Dean 441

Customized to suit each owner, this South African-built boat is ready to voyage afar. A boat review from our July 2008 issue

Dean 441 368

The aft-raked mast aboard the Dean 441 does double duty by giving this South African catamaran both better performance when sailing closehauled and a sporty look. Billy Black

If you walk down a dock full of catamarans, the new Dean 441 stands out from the crowd with its jauntily raked mast; wide, blue sheer stripe; and bright-yellow canvas. The one that the CW Boat of the Year judges tested last fall in Annapolis was fresh from an 8,100-mile passage from Cape Town, and it appeared to have weathered the voyage well.

Unlike catamarans that have a dual owner/charter pedigree, the 441 was designed by South African boatbuilder Peter Dean Sr. for private ownership and offshore cruising in comfort and safety.

Deans are built for boisterous sea conditions, with somewhat heavy, hand-laid hulls that are balsa-cored above the waterline. The hull/deck joint is through-bolted and glassed over, and balsa-cored structural bulkheads are securely laminated in place. Buoyant bows and fine sterns will increase performance downwind in big seas. To improve upwind performance and tacking angles, the mast is angled aft at 7 degrees.


Topside, it’s obvious that this boat is designed for serious ocean cruising. There are handholds everywhere, and 28-inch double lifelines completely encircle the deck. The large and comfortable recessed cockpit has a teak table and nine ample drains for safety. A sliding companionway, while still allowing a sense of continuity between the cockpit and saloon, is small enough to be secure for offshore work. Bluewater sailors will appreciate the well-conceived emergency tiller and the boom-end system for bringing a RIB dinghy onto the aft deck, a much safer solution than davits.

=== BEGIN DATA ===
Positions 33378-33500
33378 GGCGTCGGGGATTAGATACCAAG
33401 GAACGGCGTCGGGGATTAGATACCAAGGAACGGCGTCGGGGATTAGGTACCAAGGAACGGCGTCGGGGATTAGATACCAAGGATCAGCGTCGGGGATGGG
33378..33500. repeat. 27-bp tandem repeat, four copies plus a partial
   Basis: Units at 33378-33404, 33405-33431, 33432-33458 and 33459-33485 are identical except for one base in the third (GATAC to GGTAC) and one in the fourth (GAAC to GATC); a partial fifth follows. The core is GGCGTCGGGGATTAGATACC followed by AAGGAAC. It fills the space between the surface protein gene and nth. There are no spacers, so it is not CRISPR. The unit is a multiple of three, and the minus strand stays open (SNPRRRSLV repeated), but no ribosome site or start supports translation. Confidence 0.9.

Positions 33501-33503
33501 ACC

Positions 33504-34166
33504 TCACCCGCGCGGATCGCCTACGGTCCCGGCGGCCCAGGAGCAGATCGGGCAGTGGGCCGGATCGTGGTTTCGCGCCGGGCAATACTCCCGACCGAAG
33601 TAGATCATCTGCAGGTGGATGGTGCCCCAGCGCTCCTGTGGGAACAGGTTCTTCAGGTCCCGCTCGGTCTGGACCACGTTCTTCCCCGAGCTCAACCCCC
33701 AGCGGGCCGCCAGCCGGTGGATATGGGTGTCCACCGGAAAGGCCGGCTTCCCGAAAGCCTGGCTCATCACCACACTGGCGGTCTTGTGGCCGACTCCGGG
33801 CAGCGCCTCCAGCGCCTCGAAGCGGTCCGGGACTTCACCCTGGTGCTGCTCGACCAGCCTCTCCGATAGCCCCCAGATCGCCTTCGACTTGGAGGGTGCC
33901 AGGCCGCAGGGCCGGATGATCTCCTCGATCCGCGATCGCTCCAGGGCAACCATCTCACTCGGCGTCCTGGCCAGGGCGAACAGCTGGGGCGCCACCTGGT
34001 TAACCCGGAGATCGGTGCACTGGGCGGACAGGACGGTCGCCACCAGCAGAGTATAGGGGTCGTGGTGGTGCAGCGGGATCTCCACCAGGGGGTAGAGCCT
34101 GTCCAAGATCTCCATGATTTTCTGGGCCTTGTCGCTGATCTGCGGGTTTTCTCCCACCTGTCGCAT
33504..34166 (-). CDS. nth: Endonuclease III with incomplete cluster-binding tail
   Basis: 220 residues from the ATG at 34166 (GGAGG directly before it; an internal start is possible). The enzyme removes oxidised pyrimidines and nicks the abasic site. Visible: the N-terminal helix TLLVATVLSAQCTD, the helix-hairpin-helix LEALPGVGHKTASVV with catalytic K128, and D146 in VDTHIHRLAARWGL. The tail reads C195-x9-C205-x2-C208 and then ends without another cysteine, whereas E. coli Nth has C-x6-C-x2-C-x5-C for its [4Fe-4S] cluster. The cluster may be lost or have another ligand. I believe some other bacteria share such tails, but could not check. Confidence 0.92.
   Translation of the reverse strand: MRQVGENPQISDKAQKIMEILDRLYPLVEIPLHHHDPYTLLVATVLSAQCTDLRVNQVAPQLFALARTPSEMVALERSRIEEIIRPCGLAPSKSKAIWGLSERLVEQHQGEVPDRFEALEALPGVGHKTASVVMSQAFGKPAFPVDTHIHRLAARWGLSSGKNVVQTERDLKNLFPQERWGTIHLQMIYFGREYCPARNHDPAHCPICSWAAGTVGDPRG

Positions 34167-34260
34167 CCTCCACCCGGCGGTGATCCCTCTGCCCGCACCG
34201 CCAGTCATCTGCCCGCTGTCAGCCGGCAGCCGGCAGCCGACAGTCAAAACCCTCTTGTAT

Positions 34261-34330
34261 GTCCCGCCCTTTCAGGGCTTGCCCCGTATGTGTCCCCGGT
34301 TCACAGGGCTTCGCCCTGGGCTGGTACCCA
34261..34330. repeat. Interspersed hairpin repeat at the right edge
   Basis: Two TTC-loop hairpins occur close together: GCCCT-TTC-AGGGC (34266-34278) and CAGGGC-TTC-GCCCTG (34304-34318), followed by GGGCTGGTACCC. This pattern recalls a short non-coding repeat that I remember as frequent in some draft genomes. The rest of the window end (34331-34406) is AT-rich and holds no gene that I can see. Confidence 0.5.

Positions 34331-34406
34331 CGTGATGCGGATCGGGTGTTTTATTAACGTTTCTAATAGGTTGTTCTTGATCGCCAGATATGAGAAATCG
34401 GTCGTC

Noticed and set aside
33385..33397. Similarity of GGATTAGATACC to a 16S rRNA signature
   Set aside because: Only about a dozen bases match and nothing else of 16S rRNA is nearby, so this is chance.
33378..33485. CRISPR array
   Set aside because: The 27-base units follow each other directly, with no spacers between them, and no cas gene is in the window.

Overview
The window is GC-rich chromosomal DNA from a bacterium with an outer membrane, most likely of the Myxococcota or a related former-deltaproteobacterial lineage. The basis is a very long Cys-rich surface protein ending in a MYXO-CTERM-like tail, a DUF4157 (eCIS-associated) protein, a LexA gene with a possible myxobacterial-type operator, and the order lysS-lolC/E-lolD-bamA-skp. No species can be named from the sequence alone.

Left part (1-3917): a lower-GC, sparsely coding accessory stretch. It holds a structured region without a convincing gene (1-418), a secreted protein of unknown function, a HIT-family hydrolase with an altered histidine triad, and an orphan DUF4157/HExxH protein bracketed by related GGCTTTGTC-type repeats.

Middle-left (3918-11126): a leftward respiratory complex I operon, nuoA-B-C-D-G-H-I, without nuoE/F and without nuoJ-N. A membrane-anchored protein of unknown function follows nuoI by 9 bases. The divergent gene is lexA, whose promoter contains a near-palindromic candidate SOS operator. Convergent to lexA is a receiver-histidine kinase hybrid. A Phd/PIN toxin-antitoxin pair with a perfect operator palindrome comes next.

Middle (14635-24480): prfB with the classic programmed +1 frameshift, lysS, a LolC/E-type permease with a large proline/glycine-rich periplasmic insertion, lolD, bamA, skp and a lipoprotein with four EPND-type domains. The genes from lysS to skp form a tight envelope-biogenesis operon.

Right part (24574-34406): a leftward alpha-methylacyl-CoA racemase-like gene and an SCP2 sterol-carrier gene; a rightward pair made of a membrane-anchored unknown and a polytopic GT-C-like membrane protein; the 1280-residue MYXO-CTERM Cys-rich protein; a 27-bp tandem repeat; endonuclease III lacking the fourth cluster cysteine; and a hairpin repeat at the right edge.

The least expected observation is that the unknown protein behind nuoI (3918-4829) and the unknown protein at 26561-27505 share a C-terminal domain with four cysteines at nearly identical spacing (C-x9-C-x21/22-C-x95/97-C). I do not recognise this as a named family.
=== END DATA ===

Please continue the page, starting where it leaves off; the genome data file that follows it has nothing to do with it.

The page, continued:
Peter Dean Jr. and his dad believe in working closely with their customers during all stages of the build and beyond. Since each boat is hand-built, customization is encouraged. Several basic layouts are offered, so you can have your galley up or down, and the Deans give owners an astonishing choice of 12 different wood finishes. I was pleased to see fiddles provided in the galley storage and shelving, since even the most stable cat will roll at sea.

Unfortunately, our test sail was doubly compromised by light air (5 to 6 knots) and a mainsail suffering from a batten that had broken on the delivery from Cape Town. In these conditions, we saw only 3.4 knots of speed over the ground that morning, but the boat’s recent delivery log indicates that it’ll be a long-legged passagemaker, with 200-mile days the norm in trade-wind conditions. The Dean 441’s average cruising speed, according to the log, is 9 knots, and it won’t be uncommon to see the middle teens.


During our test sail, I found that the boat steers well and that the traveler controls placed behind the helm and dual cabin-top winches relieve sailhandling congestion. We found the motorsailing capability good with the twin 42-horsepower Vetus saildrives, and there’s great visibility from the helm.

For sailors looking for a rugged, comfortable, world-cruising catamaran that’s not cut from a cookie cutter, the Dean 441 is certainly worth a look.

Stacey Collins is a frequent CW contributor and served as a BOTY judge for the 2007 and 2008 programs.

Dean 441

LOA 43′ 8″ (13.31 m.)
LWL 43′ 0″ (13.11 m.)
Beam 23′ 7″ (7.19 m.)
Draft 3′ 7″ (1.09 m.)
Sail Area (100%) 912 sq. ft. (84.7 sq. m.)
Displacement 25,455 lb. (11,546 kg.)
Water 177 gal. (670 l.)
Fuel 145 gal. (549 l.)
Engines Two 42-hp. Vetuses
Designer Peter Dean Sr.
Price $520,000
Dean Catamarans